It had already become evident to us, firstly, that there were heaps of cane railway crossings on these district roads, and secondly, that often these did not have a great line of sight. Cane trains travelled fairly slowly, but I wondered how many crossing collisions with cars there were, in an average cane season?
From Halifax, took the Lucinda road, and as we came into that village, turned left to go out to Dungeness to have a look. Here, on a tidal inlet connected to the Herbert River, there was a large resort-type development, a small number of houses, and a boat launch ramp.
The channel between Dungeness and Hinchinbrook Island was fairly narrow and the island loomed large across it.
With some cloud down over the mountainous top of Hinchinbrook Island, it looked brooding and mysterious.
Dungeness was an attractive spot – pity it had no caravan or camping facilities.
We walked around the boat ramp area and took photos and just generally admired the place.
Then drove the few kms back to Lucinda. The good-sized caravan park there looked totally full. Lots of boats there too, but the internal roads were a lot wider than at Taylors Beach, so it was not so much of an obstacle course. It was, clearly, also a winter destination for lots of “fishy” people. The blurb in my tourist brochure described it as an oceanfront caravan park, but this ignored the existence of a large park between it and the sea!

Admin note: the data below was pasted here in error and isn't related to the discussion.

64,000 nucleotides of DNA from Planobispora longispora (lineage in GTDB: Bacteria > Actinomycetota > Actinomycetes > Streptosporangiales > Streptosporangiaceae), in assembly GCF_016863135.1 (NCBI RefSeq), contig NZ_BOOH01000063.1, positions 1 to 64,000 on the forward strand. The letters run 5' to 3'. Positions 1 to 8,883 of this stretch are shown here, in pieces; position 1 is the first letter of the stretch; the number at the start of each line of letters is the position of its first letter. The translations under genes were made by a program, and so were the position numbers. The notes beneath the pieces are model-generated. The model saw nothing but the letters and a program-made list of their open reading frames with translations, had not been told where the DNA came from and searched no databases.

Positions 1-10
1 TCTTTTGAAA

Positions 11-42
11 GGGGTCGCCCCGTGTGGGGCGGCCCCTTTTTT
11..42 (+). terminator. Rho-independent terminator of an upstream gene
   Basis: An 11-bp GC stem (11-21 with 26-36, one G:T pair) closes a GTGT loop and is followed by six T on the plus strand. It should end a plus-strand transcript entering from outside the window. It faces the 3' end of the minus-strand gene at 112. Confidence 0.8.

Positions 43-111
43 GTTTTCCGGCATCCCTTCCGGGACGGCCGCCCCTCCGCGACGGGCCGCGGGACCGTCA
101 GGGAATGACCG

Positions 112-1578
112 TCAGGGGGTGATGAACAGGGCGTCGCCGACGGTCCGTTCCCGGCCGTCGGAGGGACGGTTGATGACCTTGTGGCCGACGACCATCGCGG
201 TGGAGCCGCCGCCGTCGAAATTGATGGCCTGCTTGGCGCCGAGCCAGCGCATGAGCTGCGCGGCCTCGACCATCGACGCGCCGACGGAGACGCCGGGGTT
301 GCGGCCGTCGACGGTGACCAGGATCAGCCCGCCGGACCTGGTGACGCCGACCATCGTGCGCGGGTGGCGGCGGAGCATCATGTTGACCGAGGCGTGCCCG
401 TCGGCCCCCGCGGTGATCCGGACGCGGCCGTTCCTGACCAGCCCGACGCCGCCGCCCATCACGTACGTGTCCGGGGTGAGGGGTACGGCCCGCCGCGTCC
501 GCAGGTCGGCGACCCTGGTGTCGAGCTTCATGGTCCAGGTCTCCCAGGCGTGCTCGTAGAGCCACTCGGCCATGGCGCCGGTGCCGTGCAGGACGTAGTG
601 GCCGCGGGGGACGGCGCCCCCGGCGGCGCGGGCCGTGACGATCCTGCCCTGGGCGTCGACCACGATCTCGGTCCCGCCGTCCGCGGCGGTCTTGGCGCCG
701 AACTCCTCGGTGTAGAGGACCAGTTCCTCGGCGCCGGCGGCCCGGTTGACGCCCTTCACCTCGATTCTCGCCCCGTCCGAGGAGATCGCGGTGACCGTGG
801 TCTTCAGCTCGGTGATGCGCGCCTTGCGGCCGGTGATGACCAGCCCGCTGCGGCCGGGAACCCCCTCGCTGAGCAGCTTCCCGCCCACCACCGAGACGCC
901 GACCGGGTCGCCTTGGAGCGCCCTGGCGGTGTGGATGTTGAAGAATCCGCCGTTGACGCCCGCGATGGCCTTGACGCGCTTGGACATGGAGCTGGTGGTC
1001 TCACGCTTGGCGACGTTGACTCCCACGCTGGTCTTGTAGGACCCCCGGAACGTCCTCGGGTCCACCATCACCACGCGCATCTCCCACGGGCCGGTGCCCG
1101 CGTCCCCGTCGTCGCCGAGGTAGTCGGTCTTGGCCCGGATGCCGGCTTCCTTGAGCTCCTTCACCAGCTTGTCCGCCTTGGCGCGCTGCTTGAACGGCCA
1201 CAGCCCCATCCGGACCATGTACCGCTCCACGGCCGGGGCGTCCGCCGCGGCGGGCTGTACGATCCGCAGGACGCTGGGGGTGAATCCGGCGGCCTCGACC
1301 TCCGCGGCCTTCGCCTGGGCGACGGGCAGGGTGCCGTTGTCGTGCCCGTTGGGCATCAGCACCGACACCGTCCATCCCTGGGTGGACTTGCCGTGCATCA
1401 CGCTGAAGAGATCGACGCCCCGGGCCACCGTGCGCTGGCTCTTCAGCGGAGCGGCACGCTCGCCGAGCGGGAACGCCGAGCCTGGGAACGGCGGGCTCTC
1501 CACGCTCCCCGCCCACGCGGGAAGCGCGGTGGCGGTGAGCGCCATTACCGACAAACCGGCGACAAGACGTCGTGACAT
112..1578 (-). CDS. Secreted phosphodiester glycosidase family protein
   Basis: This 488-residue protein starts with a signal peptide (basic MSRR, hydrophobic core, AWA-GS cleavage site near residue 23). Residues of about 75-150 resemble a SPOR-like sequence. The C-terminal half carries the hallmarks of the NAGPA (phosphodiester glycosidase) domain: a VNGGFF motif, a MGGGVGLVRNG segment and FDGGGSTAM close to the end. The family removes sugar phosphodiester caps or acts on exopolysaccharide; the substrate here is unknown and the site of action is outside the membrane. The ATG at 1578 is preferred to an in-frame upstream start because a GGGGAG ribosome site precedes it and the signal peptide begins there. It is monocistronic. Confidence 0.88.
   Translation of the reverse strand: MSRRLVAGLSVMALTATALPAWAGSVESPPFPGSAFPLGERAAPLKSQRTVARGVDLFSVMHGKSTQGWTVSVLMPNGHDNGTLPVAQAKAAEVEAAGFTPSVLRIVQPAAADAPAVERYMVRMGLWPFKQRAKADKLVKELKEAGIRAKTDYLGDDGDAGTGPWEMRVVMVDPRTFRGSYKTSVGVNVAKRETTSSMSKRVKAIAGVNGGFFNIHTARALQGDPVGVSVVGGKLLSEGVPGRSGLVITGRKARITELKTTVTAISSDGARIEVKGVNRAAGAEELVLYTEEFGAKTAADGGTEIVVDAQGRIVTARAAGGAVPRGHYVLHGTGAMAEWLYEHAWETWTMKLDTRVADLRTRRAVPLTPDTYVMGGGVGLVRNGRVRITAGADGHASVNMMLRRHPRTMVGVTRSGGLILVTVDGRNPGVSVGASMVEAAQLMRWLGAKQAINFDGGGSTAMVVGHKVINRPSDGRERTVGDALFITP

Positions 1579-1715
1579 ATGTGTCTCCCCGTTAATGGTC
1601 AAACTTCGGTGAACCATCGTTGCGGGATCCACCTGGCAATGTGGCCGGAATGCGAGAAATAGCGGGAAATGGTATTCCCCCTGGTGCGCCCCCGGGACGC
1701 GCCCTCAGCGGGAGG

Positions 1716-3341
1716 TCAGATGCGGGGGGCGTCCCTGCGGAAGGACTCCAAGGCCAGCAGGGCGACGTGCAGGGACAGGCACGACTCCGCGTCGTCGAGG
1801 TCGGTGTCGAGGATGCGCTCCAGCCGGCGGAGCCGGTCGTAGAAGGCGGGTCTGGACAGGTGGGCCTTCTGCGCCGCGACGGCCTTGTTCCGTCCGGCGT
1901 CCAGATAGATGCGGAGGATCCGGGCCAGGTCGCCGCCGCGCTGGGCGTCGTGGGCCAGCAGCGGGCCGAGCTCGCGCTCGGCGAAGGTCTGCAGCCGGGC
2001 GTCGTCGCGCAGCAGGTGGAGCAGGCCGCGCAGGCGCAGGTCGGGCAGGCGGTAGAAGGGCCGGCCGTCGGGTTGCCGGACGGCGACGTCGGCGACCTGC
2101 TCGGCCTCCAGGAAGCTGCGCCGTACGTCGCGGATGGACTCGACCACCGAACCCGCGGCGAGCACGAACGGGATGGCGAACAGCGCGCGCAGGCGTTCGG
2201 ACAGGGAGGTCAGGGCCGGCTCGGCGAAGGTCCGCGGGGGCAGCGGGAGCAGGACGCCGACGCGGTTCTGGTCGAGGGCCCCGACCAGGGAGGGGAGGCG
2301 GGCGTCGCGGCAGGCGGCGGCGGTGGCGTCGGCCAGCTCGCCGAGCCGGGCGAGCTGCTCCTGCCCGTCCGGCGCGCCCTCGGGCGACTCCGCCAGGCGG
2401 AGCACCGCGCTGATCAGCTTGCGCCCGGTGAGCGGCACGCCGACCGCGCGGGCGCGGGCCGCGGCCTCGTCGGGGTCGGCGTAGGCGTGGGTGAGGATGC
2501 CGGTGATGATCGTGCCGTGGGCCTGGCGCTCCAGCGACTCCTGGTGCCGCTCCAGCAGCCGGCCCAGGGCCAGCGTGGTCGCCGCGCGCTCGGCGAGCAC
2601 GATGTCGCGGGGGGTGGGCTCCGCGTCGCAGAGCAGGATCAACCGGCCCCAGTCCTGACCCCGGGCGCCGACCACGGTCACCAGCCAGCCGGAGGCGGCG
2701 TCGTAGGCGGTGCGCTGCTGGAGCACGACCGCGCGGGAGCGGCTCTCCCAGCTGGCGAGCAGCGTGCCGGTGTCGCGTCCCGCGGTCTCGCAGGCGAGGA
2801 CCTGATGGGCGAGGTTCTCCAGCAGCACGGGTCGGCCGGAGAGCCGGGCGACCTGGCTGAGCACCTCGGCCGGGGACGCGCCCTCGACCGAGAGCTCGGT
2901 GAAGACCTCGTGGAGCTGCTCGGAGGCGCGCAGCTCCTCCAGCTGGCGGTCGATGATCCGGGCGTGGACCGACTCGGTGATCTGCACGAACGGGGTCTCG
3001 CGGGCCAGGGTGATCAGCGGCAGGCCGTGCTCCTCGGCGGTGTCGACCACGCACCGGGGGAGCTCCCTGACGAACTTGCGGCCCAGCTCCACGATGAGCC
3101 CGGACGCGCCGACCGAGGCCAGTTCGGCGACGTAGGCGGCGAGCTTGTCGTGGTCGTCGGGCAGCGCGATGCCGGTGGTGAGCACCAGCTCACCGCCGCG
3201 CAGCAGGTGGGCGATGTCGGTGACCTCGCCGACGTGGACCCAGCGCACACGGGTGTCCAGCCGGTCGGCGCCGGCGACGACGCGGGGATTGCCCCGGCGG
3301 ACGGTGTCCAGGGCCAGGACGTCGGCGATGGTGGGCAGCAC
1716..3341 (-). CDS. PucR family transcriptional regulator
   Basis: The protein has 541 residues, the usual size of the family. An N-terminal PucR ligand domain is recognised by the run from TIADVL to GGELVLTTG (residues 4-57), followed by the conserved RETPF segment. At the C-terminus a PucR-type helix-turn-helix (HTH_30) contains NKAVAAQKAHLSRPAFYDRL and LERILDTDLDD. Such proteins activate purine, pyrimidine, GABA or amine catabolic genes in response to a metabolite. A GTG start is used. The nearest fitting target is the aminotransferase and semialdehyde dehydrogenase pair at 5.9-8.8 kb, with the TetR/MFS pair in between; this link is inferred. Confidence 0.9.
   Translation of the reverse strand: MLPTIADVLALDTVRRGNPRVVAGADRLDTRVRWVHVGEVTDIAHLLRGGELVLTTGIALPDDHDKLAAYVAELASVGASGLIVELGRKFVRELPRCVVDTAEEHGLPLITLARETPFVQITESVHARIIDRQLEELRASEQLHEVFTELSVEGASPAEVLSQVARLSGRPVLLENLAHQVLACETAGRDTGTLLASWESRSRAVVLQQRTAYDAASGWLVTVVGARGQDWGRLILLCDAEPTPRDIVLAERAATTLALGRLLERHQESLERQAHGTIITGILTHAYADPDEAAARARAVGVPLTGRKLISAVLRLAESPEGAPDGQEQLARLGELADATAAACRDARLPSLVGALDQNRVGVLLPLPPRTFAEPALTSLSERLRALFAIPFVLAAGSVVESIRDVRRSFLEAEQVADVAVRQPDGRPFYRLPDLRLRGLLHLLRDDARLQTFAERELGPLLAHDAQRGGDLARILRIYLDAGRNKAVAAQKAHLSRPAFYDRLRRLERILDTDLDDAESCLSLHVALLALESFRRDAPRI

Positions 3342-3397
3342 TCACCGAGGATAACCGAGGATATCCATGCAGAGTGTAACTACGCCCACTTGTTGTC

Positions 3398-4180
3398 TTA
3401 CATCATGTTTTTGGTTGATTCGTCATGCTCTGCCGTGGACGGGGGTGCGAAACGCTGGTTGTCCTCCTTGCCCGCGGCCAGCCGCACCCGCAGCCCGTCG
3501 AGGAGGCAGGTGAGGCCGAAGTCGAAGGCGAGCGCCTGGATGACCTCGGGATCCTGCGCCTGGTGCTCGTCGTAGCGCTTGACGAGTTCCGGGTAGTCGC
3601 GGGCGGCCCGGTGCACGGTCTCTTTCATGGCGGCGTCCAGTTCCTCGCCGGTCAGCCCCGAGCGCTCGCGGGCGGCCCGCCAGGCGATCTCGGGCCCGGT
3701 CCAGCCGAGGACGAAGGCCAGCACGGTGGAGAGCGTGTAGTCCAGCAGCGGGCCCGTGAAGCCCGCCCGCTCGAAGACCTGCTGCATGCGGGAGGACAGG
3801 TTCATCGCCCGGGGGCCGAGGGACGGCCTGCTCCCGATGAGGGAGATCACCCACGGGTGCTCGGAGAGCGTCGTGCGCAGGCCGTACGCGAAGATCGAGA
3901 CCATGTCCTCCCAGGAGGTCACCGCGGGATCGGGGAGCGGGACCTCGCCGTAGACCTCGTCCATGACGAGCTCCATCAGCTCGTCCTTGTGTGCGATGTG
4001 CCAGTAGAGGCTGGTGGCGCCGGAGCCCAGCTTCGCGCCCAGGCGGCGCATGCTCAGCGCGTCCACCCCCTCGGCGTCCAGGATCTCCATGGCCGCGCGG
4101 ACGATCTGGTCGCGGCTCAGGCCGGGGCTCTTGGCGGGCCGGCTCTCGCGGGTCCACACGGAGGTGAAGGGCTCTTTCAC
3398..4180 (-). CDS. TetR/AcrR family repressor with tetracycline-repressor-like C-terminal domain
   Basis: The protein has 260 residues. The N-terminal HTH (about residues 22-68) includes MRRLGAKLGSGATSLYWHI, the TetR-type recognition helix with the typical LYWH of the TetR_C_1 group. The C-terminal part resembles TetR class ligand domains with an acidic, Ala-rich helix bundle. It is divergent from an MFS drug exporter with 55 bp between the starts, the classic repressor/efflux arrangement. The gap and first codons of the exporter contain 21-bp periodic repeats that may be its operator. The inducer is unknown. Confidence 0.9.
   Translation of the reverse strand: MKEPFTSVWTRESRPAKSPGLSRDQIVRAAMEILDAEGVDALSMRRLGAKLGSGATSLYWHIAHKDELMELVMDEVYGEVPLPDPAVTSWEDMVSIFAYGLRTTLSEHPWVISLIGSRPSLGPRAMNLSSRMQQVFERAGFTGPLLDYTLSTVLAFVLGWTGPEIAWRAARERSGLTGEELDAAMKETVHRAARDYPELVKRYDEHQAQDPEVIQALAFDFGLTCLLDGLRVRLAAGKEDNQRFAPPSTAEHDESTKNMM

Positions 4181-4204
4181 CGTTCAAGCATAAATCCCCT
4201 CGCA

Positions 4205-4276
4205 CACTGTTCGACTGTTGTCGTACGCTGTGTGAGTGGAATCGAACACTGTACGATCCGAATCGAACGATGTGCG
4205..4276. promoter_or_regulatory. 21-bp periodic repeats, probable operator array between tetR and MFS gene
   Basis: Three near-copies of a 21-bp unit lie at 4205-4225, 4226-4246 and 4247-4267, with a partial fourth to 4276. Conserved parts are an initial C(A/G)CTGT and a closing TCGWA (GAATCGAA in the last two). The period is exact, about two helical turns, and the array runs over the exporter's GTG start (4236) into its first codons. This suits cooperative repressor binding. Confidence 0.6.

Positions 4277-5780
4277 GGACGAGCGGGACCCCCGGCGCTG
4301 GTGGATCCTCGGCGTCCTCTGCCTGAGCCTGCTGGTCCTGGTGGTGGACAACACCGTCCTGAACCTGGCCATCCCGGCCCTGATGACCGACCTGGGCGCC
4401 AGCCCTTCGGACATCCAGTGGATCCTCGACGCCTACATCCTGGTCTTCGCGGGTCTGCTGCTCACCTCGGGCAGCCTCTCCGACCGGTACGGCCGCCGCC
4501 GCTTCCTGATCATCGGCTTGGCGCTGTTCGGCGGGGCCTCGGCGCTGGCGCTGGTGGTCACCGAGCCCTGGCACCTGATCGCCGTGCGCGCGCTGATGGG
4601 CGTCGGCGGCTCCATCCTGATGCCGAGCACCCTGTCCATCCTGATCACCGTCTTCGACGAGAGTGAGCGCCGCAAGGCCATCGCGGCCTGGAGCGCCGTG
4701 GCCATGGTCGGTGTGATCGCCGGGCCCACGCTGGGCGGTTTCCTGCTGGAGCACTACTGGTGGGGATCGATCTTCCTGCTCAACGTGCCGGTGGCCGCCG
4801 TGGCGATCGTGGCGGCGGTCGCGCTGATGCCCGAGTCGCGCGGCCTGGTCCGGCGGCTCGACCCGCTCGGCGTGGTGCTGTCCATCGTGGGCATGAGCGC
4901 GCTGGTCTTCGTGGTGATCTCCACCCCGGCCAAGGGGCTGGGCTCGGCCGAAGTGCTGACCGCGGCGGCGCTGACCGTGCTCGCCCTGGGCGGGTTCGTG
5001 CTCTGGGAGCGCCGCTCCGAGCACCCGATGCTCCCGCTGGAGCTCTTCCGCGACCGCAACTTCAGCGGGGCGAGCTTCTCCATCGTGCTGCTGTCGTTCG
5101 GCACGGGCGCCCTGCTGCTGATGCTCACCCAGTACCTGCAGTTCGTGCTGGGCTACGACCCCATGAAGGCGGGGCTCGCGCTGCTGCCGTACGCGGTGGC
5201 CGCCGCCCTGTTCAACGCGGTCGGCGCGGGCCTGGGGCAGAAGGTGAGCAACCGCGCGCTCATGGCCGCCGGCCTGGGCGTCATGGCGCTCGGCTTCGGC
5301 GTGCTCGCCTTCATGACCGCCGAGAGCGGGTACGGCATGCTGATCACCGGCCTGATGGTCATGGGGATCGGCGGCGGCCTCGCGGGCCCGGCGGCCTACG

Any views of Hinchinbrook Island from Lucinda – which would have been spectacular – were obscured by the 5.6km long sugar loading conveyor pier and the associated train unloading and sugar storage facilities. It was all quite industrial.
There was no public access along the jetty structure that carried the sugar way out to where the ocean was deep enough for ships to dock. The structure was so long we couldn’t see its end.
There was a staircase and walkway across the sugar terminal installations, that gave foot access to a landing and fishing jetty beyond. It might have been the village’s main jetty before the sugar facility was built but there was no vehicle access to it now. We did the trek across to the jetty. There were great views from that, of the Island and the opening of the Hinchinbrook Channel.
The afternoon light on the water made it very photogenic.
There was also a walking path along the Lucinda foreshore, but we didn’t do that.
Had to drive back to Ingham. I needed to shop for some of the ingredients needed for the pineapple salad that John fancied for tea – chillies, cashews, fish sauce and coriander. He also bought a couple of casks of wine.
Decided to go for a walk at the Tyto Wetlands. It was almost 5pm by then, though, so too late to do the full circuit and dawdle to spot birds. We walked to the first viewing point, past some indigenous boys – about 10-12 years old – who were swimming in one of the ponds. They were also using stakes – that had been nearby young tree supports – to dig up mussels and try to “spear” some little wallabies grazing nearby. I could not imagine that the wetlands staff were happy about such activities, but maybe they could not do anything to prevent same.
John was not walking well. Maybe another day we would be able to do more, here.
Refuelled Truck and went back to camp.
It took me until almost 7pm to get the salads made for tea – pineapple and potato ones. Late meal for us. There was a definite smell of cooking fish around the caravan park!
After tea, John spent time on the computer, I read.